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Generation Z and a Career in Skilled Trades

Millennials have received a fair share of headlines and news over the last few years, including the fact they are now the largest demographic in the U.S., having recently overtaken Baby Boomers. However, as Millennials begin to settle into the adult-phase of their lives, there is a new demographic growing up right before our eyes:

Generation Z.

Generation Z (often referred to as Post-Millennials or the iGeneration) aren't classified yet by certain birth years, but they're identified by their widespread usage, and comfort, of social media and the Internet, from an extremely young age. Some people suggest that having grown up through the Great Recession gives this particular cohort a feeling of unsettlement.

It is this underlying sense of insecurity that might lead many Generation Z'ers to forego "traditional" 4-year-colleges, and turn, instead, to the security that has become associated with skilled trades jobs.

According to a 2015 Forbes article, the average cost of attending a four-year public college is $28,000 (and $59,000 for a private college). The article goes on to say that the cost of higher education continues to rise (with no signs of slowing down), and estimates that by 2021, the average cost of a 4-year public college tuition will be $41,420.

Taken over four years, and Generation Z college graduates risk accruing a debt of $120,000+, before they ever enter the workforce (private college graduates could face debt well above $350,000).

For a generation that experienced the instability of the Great Recession during their formative years, you can see why Generation Z'ers are seeking alternative options.

Often times, that option involves learning a trade, such as welding.

There are many reasons why younger generations might flock toward a career in skilled trades.

The debt

For starters, of course, is to avoid the debt we discussed above. In addition to paying tens of thousands of dollars each year for an education, students who attend a traditional college are also typically forced to delay their careers for four years.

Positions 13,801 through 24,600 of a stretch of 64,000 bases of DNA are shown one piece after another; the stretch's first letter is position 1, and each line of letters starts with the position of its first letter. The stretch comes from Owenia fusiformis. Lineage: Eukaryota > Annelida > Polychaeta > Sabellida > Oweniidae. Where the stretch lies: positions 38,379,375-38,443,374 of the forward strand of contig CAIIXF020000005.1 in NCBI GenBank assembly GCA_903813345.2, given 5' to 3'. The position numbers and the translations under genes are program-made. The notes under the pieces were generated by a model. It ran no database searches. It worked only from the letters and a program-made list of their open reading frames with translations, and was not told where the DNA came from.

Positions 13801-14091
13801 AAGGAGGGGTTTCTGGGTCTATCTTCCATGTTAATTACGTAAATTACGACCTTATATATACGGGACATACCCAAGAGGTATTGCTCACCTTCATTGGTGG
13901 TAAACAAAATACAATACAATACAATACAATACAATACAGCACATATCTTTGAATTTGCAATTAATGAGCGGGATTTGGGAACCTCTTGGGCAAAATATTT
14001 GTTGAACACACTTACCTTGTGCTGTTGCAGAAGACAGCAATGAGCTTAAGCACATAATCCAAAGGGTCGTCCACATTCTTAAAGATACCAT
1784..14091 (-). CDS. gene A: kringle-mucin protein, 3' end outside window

People who choose to pursue a specific trade can usually begin their careers within two years, and without the massive debt that is currently plaguing the nation.

The prospects

Then there's the job prospects. You would assume that graduates of a 4-year school would be all but guaranteed a job in their chosen career.

But the numbers tell a different story.

In fact, each year, thousands of college grads pour into the workforce, vying for a limited number of jobs. And, as technology continues to evolve, more and more of these jobs are becoming redundant or unneeded.

You've heard the stories before - college grads moving back home with their parents because they struggle to find a viable career that allows them to go out on their own.

Graduates of a skilled trades curriculum, however, enjoy a different fate. The nation is currently facing a skills gap when it comes to jobs such as welding. In short, a large majority of men and women in skilled labor are aging Baby Boomers who are nearing retirement age. At the same time, younger generations of workers have chosen not to pursue a career in skilled labor.

Couple that with a growing need for skilled laborers (as the country looks to update its infrastructure) and what you have is a high demand for work, but a low supply of workers to fulfill the need.

All this means people who enter the workforce with training in a skilled trade will likely not struggle to find a well-paying job where they get to directly apply their skills and knowledge.

Students are being introduced to skilled trades at a younger age

Math and science have long been the areas of focus for public education, as our country looked to become more competitive on the world stage. This, of course, is a good thing. At the same time, however, funding for, and emphasis on, courses such as wood shop, metal shop and others became sparse.

But, because of the skills gap discussed above, many public-school districts realize the importance of introducing wider options to their students. It's not uncommon for middle-school and high-school-aged students to be exposed to a variety of skilled labor jobs. This exposure helps them realize that they may not need to go to a 4-year school to pursue a passion or build a career.

Is it time for Generation Z to consider the skilled trades?

Not every student is college bound. For years, people have been taught to be ashamed of this fact; however, perspectives are changing. As more college grads accrue larger debts, and struggle to find jobs, the notion of pursuing a career in the skilled trades doesn't seem so "unconventional" any longer.

Perhaps it's time for younger generations to keep every option open as they look to make their own mark in this world.

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